Looking back at the Giants' 60 most memorable moments in San Francisco


Looking back at the Giants' 60 most memorable moments in San Francisco

PROGRAMMING NOTE: NBC Sports Bay Area is looking back at the 60 most memorable Giants moments since the franchise moved from New York to San Francisco. Tune into Giants Pregame Live at 3pm Wednesday to see the first two moments you can vote on! Then, after the Mariners and Giants conclude, tune into Giants Postgame Live to see which moment will move on to the next round! Make your vote count!

SAN FRANCISCO — In past years, the Giants media guide cover has featured individual players or images of championship celebrations. This year’s cover has the number 60 on it, signaling a yearlong theme for the organization. 

The Giants celebrate their past as well as any organization, and they’ll spend the next six months honoring the players and moments that have made their 60 years in San Francisco special. It kicked Tuesday, when the home opener included appearances by Giants alumni spanning the six decades in San Francisco. The Giants intend to include all the highlights, from their first game at Seals Stadium on April 15, 1958, to the recent run of championships.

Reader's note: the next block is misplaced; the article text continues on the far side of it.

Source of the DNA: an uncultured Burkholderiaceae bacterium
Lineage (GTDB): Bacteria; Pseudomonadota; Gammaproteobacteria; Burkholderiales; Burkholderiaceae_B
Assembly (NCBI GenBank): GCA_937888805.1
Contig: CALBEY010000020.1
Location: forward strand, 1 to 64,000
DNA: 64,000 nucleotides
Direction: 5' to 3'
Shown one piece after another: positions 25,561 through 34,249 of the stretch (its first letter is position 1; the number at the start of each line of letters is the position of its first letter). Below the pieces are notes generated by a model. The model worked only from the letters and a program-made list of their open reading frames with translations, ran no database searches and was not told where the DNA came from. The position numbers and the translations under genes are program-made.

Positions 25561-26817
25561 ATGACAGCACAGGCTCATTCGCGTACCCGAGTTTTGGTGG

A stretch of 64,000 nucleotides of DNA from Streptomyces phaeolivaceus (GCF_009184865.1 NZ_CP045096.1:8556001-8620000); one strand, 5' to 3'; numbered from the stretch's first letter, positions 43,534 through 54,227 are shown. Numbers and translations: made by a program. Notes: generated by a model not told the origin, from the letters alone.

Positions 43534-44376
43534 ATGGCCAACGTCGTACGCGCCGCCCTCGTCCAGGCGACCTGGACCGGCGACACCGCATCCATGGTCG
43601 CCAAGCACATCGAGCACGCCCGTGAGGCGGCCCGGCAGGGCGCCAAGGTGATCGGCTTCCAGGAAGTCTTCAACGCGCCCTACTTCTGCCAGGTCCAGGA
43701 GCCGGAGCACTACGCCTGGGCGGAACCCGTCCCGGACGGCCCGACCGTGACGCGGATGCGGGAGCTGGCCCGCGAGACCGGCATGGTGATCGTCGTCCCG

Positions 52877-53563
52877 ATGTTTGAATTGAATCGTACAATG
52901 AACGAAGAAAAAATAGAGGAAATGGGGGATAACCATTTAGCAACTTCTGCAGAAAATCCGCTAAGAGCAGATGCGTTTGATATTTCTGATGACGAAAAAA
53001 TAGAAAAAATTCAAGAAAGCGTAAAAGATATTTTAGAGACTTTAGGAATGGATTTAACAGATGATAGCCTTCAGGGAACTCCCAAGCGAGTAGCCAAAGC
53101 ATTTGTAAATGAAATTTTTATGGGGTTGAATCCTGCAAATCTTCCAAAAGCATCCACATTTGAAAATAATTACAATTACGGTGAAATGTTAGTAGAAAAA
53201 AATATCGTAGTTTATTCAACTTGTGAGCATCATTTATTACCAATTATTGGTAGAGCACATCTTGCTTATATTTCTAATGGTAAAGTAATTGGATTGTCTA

NBC Sports Bay Area will join in by counting down 60 top moments from the past 60 years. Some are obvious, like Willie Mays reaching milestones, Barry Bonds chasing the all-time home run record, or a team of misfits finally bringing a title to San Francisco. Others are part of a larger theme. In good times and bad, the Giants have been a story, and there’s always drama on the field, even in the lean years.

The 1976 Giants lost 88 games, but John Montefusco threw a no-hitter in the 160th game of the season. Chris Heston did the same for the 2015 Giants, a team that was part of a trend of Odd Year Giants clubs. The 2006 Giants finished far out of first, but that season had a memorable 16-strikeout night for Jason Schmidt. The 2009 Giants weren’t quite ready for primetime, but that season included Jonathan Sanchez’s no-hitter. 

Even the 2016 Giants, a team with one of the worst second-half slides in MLB history, provided the right kind of drama. Brandon Crawford had a seven-hit game in the middle of the collapse, and when the Giants held on to reach the postseason, Madison Bumgarner and Conor Gillaspie gave an entire fan base a reason to stand up and once again believe. 

Crawford and Bumgarner were on hand for the home opener, which gave a hint of what's to come. The pre-game ceremony included Mays and Willie McCovey, and during the game the team sent a message to Orlando Cepeda. All of those players helped a region embrace the sport, with Giants fandom spanning generations. Bonds was on hand, too, and he helped the organization build a ballpark that has transformed a large area of the city. Others, like Cody Ross, Travis Ishikawa and Brian Wilson had a hand in championships that brought the Bay Area together every even-year October.